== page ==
1. Editors should read and understand the publication policies and adhere to them throughout all editorial processes to ensure the highest level of academic integrity in publications. 

2. Editors should ensure that the research work submitted for publication meets the journal's requirements.

3. All original research submissions that pass the initial quality check and editorial assessment should be subjected to a rigorous, objective, and confidential review by the editors. Among other appropriate methods, the initial quality check should include an originality check using plagiarism detection software. Research work that fails the initial screening must not be considered for publication. However, the editor must notify the author of the rejection and provide a reason for the rejection.

4. Editors should treat authors with the utmost respect. All publication processes should be transparent, and any questions from authors about the publication process should be answered promptly.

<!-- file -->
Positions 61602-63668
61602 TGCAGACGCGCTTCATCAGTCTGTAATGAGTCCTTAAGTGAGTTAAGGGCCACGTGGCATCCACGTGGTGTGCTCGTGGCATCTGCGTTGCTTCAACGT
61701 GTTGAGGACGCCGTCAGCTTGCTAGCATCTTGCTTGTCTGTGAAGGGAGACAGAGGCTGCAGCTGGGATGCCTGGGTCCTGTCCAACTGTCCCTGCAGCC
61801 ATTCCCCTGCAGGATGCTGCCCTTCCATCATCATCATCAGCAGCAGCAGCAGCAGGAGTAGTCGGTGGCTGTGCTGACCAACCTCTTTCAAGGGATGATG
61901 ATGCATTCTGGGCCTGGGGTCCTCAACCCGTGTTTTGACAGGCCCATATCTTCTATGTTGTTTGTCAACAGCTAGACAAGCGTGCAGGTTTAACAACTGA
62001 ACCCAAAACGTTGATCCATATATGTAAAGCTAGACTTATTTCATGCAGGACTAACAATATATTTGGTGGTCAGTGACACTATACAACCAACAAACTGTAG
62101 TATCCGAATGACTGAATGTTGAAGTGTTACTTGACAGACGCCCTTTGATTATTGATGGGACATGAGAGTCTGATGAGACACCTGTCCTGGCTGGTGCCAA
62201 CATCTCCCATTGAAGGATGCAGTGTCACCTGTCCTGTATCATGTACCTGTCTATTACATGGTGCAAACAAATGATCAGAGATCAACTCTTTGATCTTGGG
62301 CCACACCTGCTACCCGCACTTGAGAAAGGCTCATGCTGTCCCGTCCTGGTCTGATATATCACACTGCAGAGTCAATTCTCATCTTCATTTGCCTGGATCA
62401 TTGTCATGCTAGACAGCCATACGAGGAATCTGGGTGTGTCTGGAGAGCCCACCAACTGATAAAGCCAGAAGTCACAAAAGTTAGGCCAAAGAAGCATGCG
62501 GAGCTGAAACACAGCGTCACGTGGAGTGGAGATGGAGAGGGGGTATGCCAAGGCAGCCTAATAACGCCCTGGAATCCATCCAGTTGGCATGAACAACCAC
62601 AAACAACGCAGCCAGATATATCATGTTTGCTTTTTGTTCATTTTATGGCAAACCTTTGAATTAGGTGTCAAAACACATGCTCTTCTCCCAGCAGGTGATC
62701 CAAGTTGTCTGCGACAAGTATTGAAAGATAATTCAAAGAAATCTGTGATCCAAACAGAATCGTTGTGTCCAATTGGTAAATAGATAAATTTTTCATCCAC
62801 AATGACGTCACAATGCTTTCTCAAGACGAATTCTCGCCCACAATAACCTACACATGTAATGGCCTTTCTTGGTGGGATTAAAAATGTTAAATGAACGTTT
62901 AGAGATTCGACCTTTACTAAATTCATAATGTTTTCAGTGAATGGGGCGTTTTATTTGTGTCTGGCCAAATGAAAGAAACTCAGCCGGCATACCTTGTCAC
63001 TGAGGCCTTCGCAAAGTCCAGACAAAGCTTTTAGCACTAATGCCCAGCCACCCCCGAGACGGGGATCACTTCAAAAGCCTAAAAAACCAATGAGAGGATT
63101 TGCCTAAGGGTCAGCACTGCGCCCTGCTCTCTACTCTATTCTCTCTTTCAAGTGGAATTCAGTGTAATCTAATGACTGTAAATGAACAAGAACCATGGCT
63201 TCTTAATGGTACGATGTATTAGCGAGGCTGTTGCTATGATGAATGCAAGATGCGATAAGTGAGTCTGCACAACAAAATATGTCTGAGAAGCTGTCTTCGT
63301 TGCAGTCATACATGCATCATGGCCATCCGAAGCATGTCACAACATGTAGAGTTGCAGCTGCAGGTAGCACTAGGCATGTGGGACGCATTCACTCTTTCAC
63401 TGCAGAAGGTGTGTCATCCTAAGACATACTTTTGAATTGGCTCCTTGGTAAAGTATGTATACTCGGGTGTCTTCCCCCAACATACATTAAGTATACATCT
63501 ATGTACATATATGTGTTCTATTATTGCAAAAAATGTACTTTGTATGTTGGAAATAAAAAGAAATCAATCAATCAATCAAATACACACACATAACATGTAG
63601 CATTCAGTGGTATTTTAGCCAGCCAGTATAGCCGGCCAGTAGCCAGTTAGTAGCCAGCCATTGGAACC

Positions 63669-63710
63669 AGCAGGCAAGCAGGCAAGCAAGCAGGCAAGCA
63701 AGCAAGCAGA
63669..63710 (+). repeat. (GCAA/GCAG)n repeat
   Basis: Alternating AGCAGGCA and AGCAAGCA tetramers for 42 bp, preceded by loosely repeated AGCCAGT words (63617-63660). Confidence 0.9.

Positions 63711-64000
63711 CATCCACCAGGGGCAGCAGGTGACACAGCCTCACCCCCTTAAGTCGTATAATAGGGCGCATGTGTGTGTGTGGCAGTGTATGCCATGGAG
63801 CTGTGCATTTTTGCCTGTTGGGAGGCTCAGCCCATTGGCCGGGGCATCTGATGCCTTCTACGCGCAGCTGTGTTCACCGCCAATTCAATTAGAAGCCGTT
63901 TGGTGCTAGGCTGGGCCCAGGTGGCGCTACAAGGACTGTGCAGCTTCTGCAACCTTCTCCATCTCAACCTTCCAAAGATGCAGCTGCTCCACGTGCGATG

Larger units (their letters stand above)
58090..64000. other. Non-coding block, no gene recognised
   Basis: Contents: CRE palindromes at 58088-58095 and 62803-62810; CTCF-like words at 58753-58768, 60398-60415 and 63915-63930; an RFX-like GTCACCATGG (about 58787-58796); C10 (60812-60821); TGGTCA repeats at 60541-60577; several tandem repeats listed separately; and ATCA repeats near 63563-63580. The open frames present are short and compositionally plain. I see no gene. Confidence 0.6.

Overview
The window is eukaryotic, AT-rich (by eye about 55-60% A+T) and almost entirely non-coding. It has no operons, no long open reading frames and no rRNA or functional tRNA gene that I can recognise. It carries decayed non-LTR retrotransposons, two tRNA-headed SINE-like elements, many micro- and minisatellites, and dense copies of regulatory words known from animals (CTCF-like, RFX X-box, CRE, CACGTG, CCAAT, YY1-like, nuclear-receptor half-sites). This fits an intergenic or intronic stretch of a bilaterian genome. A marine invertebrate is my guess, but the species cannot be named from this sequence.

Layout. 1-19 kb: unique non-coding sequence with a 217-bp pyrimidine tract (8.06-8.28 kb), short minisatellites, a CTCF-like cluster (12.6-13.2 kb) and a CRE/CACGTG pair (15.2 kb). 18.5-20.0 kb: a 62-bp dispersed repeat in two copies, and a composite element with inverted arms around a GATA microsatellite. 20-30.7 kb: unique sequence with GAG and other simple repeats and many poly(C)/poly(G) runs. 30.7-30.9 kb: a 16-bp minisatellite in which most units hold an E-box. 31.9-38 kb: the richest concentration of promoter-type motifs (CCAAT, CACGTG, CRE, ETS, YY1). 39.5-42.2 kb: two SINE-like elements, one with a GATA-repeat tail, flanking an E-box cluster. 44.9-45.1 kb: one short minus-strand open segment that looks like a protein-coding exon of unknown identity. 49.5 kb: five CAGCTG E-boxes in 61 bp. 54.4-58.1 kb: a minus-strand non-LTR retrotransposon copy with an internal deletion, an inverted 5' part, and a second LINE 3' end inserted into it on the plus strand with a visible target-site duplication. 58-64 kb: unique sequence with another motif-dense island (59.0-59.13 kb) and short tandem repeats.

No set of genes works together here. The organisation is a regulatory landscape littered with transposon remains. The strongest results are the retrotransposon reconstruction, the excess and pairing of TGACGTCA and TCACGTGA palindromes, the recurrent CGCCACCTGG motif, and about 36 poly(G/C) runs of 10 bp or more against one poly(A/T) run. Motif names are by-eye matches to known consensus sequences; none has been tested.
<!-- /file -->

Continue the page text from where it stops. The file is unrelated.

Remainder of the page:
5. All editorial decisions regarding a research work submitted for publication should be communicated to the respective author, and the authors should be given the opportunity to appeal the same.

6. All research work submitted for publication should go through a double-blind peer review process, and the review report should be sent to the publisher for archival purposes. Any work that does not require peer review should be accompanied by an editorial note explaining why it was chosen for publication.

7. Editors should ensure that reviewers submit their reviews in the format specified by the publisher and that the review is completed within a month of the article's receipt. If the review report is not received and forwarded to the author within one month, the editor should notify the author of the delay.

8. Editors must keep publishers up-to-date on all editorial decisions and submit all supporting documentation. Any discrepancy, misrepresentation, or inadequacy in copyright permissions obtained by a research work submitted for publication, as identified by the editor, should be brought to the publisher's attention.

9. Any article found to be false data or to have a negative impact on society should not be considered for publication. If it is discovered after publication, the editors should either publish an erratum or corrective note or retract the article, depending on the gravity of the problem.